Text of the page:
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EvoParsons: design, implementation and preliminary evaluation of evolutionary Parsons puzzle

  • A. T. M. Golam BariEmail author
  • Alessio Gaspar
  • R. Paul Wiegand
  • Jennifer L. Albert
  • Anthony Bucci
  • Amruth N. Kumar
Article
  • 21 Downloads

Abstract

The automated design of a set of practice problems that co-adapts to a population of learners is a challenging problem. Fortunately, coevolutionary computation offers a rich framework to study interactions between two co-adapting populations of teachers and learners. This framework is also relevant in scenarios in which a population of students solve practice exercises that are synthesized by an evolutionary algorithm. In this study, we propose to leverage coevolutionary optimization to evolve a population of Parsons puzzles (a relatively recent new type of practice exercise for novice computer programmers). To this end, we start by experimenting with successive simulations that progressively introduce the characteristics that we anticipate finding in our target application. Using these simulations, we refine a set of guidelines that capture insights on how to successfully coevolve Parsons puzzles. These guidelines are then used to implement the proposed “EvoParsons” software, with which we conduct preliminary evaluations on real human students enrolled in an introductory Java programming course at the University of South Florida. We also propose several quantitative metrics to assess the quality of puzzles produced by EvoParsons. Both simulations and experiments establish the feasibility of evolving pedagogically relevant practice problems that cover most of the dimensions underlying the interactions between problems and students. In addition, a generation-by-generation detailed analysis of the evolving population of Parsons puzzles confirms the occurrence of incremental improvements that can be explained in pedagogical terms.

Keywords

Evolutionary algorithms Coevolutionary algorithms Coevolutionary dimension extraction Introductory programming education Concept inventory Computer-aided learning Parsons puzzles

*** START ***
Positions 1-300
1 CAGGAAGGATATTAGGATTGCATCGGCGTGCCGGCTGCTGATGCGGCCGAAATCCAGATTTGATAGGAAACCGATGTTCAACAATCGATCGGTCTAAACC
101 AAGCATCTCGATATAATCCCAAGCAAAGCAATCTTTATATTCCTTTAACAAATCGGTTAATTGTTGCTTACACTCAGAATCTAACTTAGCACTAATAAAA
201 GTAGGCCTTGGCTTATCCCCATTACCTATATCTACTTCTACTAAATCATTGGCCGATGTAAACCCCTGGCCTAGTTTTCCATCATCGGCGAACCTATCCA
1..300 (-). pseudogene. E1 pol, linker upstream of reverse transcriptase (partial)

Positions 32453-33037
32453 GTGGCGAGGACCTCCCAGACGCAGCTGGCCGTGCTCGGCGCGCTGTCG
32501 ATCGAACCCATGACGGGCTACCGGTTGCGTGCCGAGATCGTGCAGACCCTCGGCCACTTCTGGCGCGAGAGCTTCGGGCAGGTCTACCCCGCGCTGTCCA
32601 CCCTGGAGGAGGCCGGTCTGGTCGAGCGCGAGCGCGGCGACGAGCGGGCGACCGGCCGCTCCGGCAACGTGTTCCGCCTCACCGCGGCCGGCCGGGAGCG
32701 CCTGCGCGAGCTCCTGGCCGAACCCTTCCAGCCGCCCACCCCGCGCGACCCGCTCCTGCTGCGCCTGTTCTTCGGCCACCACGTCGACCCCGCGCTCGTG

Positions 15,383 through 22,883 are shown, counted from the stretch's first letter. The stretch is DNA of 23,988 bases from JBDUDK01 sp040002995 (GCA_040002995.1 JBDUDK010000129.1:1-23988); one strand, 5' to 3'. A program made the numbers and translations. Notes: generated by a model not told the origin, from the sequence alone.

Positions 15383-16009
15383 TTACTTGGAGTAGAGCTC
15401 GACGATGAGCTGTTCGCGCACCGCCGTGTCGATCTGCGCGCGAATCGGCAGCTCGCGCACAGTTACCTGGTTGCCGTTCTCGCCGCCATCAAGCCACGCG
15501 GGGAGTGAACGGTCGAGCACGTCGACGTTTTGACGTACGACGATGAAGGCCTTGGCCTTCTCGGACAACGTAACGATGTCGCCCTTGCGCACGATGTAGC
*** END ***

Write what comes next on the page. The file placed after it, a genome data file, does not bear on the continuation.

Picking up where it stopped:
Notes

Acknowledgements

This material is based in part upon work supported by the Association for Computing Machinery’s SIGCSE Special Projects 2015 award, and the National Science Foundation under awards #1504634, #1502564, and #1503834. Any opinions, findings, and conclusions or recommendations expressed in this publication are those of the author(s) and do not necessarily reflect the views of the National Science Foundation. USF Information Technology students contributed to the software development efforts. Paul Burton implemented the original proof of concept software during his IT Senior Project in spring 2015, and refined it under OPS contract during summer 2015. Stephen Kozakoff extended the prototype and connected it to Epplets.org as part of his MSIT graduate practicum in fall 2015 and spring 2016.

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Copyright information

© Springer Science+Business Media, LLC, part of Springer Nature 2019

Authors and Affiliations

  1. 1.University of South FloridaTampaUSA
  2. 2.Institute for Simulation & TrainingUniversity of Central FloridaOrlandoUSA
  3. 3.The CitadelCharlestonUSA
  4. 4.CambridgeUSA
  5. 5.Ramapo College of New JerseyMahwahUSA

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